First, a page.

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In my past experiences running on trails, the paths are demarcated for hikers and bikers and I learned about these running-appropriate paths through word of mouth and in person park information. After moving to New England and the New York area, I haven't been able to discover a definitive resource for finding wooded running trails that include some information and reviews about the path and surrounding area. Does a resource like this exist describing running trails in this area? If not, how do I find running appropriate trails?

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You really should fill in your location in your profile. Remeber, it's not for you, it valuable context and a courtesey to us. –  Olin Lathrop Mar 16 at 13:52
    
Openstreetmap often shows trails that you can't find out about anywhere else online. –  Ben Crowell Mar 16 at 15:01
    
@Ben: OpenStreeMap can also be wrong, especially about not telling you trails are on private property and maybe you are not supposed to be there. That said, we (the Groton MA Trails Committee) is making a concerted effort to accurately map the trails and clean up OpenStreetMap. Every time I map a new area and go to OSM, I'm always impressed by two things: How much detail there already is, but also how off some of the detail is. It will probably be a couple of years before the OSM trail data for our town is properly cleaned up. –  Olin Lathrop Mar 16 at 18:32

4 Answers 4

I have not seen information regarding trails specifically from a running perspective, but there are a number of sites with information on hiking trails. Most trails suitable for hiking can also be used for trail running, and most trail reviews will cover sketchy sections which will be even more important if you're running.

I am not in New England, so I cannot vouch for the accuracy for any of these sites.

http://www.hikenewengland.com/

http://www.mountainsummits.com/homepage/mountains.htm/: Information on mountain summits in NE.

http://www.hikingnewengland.com/: Forums specifically on hiking in NE.

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There are many trails in New England that have long sections where running isn't really an option. There is also the traffic problem; some very popular trails have long sections where overtaking isn't easy for either the runner or the people being passed. I'm pretty sure every trail listed has been run at some point and I'm pretty sure a lot of them aren't much fun on a busy weekend. –  Fred the Magic Wonder Dog Mar 14 at 19:42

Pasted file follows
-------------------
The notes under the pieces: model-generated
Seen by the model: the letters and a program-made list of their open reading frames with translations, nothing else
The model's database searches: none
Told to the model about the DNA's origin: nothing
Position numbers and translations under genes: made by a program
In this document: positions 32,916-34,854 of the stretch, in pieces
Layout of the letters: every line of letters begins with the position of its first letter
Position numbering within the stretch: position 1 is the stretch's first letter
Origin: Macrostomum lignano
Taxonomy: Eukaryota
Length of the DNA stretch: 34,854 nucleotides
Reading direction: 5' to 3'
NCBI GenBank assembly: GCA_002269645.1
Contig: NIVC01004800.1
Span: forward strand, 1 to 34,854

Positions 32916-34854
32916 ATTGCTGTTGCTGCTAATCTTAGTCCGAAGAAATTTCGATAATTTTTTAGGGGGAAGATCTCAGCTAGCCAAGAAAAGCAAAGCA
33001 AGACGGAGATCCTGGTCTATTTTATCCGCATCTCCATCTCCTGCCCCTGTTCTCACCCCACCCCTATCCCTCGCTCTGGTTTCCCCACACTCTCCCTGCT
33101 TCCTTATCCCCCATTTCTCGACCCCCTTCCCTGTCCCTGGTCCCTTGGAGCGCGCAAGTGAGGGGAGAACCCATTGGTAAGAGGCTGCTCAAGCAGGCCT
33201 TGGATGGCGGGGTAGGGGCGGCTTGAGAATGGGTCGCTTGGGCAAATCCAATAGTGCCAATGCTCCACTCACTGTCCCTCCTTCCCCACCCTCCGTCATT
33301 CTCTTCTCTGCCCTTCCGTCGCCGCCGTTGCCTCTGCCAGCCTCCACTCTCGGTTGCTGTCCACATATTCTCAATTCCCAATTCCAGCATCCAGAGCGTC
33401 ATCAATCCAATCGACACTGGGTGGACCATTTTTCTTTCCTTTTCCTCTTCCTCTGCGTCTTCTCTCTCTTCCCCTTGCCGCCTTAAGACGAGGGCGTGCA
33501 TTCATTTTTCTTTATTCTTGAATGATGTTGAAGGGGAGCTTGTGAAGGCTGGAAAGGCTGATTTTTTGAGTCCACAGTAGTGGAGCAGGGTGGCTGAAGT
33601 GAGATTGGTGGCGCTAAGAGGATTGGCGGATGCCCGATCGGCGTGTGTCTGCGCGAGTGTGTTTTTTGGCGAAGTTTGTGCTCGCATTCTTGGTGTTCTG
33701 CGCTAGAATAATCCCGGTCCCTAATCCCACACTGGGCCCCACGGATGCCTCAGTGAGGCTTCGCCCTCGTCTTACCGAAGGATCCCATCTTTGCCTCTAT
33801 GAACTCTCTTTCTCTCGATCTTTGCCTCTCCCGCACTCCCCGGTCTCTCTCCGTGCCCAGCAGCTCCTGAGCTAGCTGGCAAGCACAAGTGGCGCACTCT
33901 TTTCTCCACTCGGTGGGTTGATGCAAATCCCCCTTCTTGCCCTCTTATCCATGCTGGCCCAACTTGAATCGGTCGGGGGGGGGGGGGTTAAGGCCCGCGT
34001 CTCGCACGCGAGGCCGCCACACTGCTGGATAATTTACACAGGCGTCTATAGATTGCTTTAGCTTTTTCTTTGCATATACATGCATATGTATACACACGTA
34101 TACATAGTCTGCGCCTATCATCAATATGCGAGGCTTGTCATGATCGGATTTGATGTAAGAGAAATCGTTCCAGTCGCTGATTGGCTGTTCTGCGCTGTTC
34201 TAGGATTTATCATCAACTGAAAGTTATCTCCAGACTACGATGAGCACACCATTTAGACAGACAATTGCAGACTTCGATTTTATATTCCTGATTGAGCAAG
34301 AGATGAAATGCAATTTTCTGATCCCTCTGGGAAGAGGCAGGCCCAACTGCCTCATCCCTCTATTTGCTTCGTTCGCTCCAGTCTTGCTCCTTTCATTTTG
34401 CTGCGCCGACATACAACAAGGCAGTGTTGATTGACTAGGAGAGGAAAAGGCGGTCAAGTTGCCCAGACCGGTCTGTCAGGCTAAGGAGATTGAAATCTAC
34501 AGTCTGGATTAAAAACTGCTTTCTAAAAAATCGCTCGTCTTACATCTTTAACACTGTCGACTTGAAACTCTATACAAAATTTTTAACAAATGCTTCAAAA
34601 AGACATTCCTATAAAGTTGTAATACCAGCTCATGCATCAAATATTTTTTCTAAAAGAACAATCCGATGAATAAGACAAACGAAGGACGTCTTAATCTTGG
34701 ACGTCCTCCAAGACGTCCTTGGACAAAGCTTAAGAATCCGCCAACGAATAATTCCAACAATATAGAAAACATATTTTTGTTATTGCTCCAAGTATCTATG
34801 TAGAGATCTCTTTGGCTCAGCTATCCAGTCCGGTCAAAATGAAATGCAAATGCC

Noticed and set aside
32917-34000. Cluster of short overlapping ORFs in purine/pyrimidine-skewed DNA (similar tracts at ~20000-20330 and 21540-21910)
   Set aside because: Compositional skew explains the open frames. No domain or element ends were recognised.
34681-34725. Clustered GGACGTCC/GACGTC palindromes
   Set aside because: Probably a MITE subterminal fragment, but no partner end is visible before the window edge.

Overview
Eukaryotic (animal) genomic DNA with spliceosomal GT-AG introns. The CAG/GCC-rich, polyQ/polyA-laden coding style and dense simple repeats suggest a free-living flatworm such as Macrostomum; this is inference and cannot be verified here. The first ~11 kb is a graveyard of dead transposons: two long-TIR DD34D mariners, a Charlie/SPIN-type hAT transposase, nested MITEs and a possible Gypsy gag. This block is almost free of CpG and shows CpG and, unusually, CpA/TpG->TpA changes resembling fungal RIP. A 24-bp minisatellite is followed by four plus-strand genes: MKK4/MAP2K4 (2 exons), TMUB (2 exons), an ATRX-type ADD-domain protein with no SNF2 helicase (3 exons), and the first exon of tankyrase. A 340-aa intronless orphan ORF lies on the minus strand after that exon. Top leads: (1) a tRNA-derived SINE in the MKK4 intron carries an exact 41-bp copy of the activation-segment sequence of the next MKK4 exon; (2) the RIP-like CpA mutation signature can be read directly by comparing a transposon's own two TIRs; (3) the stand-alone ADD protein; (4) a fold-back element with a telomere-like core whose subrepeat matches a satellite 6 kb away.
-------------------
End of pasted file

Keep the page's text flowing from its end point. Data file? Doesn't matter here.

American Trail Running Association keeps a list for every state. It's not an exhaustive list, but it has some details for running.

http://www.trailrunner.com/trails/main_state_page.htm

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Well, depending on your definition of "known" and "documented", you're in luck. There's a workout tracking app that has gained enough popularity in New England to map out a large number of trails. In the areas I can geographically confirm, all the well-traveled trail-running trails have been tracked multiple times using Strava, and hence show up strongly highlighted on their Global Heat Map.

So for a great map of well-traveled trails (many of which do not appear on published maps), check out: http://labs.strava.com/heatmap/#6/-75.12855/42.91677/yellow/run

For a particularly striking example of how Strava's maps are superior to the published ones, compare the official map of a park called Boston Lot to its Strava map.

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Most trails for hiking are also good for running. In fact, I'd make the assumption that a hiking trail is a running trail without specific knowledge that makes it inappropriate.

One way to get a list of trails others deem acceptable for running is to use those that trail races are run on. There are quite a few of those. For example in my area, trail races are held every fall in the Groton Town Forest. The specific routes used are carefully cleaned up over the previous week, but really, these are just ordinary hiking trails that work out to the right distances.

The Groton Town Forest race is part of a larger trail races circuit. You can probably find a list of the other races by digging around a little. All those will show you courses that are obviously fine for running.

However, I know several avid trail runners in town, and they use a number of our local trails that aren't special with respect to running versus hiking.

Local trails will largely be documented on local web sites. Again, you haven't specified your location so I can't tell how relevant it is to you, but if you're near Groton MA, check out http://www.grotontrails.org. We have a network of over 110 miles of trails (more miles of trails than paved roads), and I can't think of good reasons why they aren't just as runnable as they are hikable. And, we're just one town in north-central MA.

For longer routes, check out some of the regional trails, like the Midstate or M&M, in central MA, but there are others in other regions.

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